• Screens involve frames and mesh
  • In both items you have choices to make

The full version:

Silk screen printing screens stored in a wooden rack ready for printing.

Textile screen printing takes its name from the next item you’re going to need—screens.

Screens are frames across which mesh has been stretched. So, starting with frames, you have choices: wood versus aluminum; and stretch-and-glue versus retensionable. You need to research frames as all have their pros and cons. Any of the Stanley’s branches can help you with advice.

Once you have the frame, you have to select the polyester mesh that will be stretched across it. Here you have more choices to make. It of course all depends upon what you’re going to be printing. This is pretty much a job-by-job decision. Mesh is distinguished on the basis of the fineness of the weave, for instance, a 110 mesh has 110 threads crossing per square inch. So the higher the count (156, 200, 230, 280, and 305 are common mesh counts) the finer the mesh. Then there’s the question of colour, white or yellow mesh?

You’d probably select a 110 white mesh for heavier deposits such as with white underbase or with “heavier” inks such as polyester inks. At the other end of the scale you’d likely use 305 yellow mesh for ultra-fine details, halftones etc. You have research to do. Again, any one of Stanley’s four branches can help with mesh advice and supplies.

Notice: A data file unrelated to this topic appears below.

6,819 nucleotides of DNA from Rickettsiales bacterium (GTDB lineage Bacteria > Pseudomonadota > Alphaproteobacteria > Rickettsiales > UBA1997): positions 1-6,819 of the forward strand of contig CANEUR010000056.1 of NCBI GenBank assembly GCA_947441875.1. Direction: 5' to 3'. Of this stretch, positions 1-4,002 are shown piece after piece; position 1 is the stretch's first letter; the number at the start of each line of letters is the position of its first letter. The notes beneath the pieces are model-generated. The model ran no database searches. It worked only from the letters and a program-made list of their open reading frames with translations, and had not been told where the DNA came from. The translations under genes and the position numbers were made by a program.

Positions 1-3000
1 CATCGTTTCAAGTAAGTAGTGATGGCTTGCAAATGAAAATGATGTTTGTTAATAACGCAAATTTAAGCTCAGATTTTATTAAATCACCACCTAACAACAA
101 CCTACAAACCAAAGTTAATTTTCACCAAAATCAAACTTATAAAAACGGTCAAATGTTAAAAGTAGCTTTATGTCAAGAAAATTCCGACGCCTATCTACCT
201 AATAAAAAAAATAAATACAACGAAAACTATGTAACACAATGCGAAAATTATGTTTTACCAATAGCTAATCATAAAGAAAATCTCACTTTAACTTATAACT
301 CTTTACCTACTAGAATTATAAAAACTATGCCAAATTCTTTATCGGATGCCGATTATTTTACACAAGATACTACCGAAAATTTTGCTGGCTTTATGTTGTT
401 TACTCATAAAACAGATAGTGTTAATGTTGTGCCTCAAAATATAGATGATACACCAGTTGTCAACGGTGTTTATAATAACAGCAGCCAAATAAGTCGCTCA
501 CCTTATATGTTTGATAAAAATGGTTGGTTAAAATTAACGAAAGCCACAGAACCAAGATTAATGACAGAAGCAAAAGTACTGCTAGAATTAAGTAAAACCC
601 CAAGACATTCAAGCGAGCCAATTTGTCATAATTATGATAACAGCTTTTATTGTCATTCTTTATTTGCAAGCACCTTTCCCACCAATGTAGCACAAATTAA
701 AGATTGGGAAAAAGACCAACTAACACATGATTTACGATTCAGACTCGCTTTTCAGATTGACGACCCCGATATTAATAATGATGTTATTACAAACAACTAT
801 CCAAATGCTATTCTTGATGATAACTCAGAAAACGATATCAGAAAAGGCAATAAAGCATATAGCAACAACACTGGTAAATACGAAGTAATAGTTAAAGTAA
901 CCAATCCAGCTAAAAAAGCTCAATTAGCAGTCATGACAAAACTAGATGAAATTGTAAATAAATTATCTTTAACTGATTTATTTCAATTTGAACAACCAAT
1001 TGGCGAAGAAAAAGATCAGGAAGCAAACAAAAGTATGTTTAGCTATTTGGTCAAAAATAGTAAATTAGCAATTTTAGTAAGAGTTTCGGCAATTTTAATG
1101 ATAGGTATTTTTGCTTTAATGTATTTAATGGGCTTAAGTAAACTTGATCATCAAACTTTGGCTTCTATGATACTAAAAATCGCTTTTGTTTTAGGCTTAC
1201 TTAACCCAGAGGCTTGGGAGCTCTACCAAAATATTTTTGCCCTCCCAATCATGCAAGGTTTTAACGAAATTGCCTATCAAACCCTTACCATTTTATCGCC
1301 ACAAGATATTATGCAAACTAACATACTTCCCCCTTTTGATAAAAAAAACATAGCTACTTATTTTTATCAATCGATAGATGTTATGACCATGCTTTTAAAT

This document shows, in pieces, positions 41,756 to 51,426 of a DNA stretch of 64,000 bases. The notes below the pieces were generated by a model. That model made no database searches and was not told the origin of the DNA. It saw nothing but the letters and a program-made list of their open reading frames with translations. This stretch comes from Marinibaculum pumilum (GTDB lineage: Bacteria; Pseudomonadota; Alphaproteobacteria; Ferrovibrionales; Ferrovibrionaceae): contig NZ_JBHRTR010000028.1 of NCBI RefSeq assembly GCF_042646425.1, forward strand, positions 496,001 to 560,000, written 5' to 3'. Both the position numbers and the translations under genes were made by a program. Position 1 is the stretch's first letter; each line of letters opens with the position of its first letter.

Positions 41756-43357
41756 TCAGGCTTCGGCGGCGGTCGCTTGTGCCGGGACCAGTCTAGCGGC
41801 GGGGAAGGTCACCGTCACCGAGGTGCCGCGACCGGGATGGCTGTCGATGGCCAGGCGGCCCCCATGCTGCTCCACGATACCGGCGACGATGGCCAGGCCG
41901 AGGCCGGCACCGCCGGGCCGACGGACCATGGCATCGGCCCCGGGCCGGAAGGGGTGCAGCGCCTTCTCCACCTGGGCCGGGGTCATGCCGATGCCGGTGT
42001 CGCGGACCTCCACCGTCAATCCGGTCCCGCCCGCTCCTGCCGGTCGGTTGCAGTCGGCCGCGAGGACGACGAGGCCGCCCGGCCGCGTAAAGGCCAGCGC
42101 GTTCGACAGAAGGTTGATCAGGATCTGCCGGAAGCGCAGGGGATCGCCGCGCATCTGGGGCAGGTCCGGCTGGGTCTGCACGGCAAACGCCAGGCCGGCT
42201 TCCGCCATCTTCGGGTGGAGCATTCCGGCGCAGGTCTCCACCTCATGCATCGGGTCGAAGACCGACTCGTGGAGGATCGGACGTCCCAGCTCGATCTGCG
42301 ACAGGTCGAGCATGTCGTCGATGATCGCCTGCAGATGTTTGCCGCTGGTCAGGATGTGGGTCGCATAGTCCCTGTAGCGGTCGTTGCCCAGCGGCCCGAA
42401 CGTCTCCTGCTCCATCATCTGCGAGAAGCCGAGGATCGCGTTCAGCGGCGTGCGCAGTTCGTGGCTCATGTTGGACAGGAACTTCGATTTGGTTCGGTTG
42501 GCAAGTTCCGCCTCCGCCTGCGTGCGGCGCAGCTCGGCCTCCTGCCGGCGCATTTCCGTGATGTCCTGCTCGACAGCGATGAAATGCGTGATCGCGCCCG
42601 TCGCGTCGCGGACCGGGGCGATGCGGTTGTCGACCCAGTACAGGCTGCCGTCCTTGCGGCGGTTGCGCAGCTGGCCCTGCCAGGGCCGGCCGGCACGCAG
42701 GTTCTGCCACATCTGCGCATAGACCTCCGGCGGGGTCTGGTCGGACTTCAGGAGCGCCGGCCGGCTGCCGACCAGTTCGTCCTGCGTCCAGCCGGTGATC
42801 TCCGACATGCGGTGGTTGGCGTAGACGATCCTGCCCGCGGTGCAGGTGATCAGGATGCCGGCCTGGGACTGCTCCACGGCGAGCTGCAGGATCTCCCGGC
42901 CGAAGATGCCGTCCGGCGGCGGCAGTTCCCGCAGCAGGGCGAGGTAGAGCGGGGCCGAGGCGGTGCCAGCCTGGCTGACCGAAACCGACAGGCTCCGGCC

Should you attend a training session or two on TikTok?

The thumbnail version:

  • TikTok has become a major retail marketing tool in the U.K.
  • The evidence suggests that Canadian textile screen shops should take this seriously.

The full version:

Images Magazine is reporting that Eventbrite (the ticketing and events platform) took six times as many bookings in 2020 over 2019 for its TikTok-related seminars, training and workshop events in the U.K.

Apparently brand sharing and product recommendations on TikTok are higher than on either Instagram or Facebook. This is significant when you consider that TikTok is said to have a worldwide audience of 689 million.

So the question for your textile screen shop in Canada is whether TikTok should be a major element in its promotion strategy. And this raises a second question about whether you or another person in your shop should attend a TikTok training session or two to not only find out what this marketing tool can do, but also how to use it to best effect.

The evidence from the U.K. says you should.

A reminder from a fire far away

The thumbnail version:

  • Are you disaster-ready?
  • There are measures you should take now.

The full version:

Photo per BBC.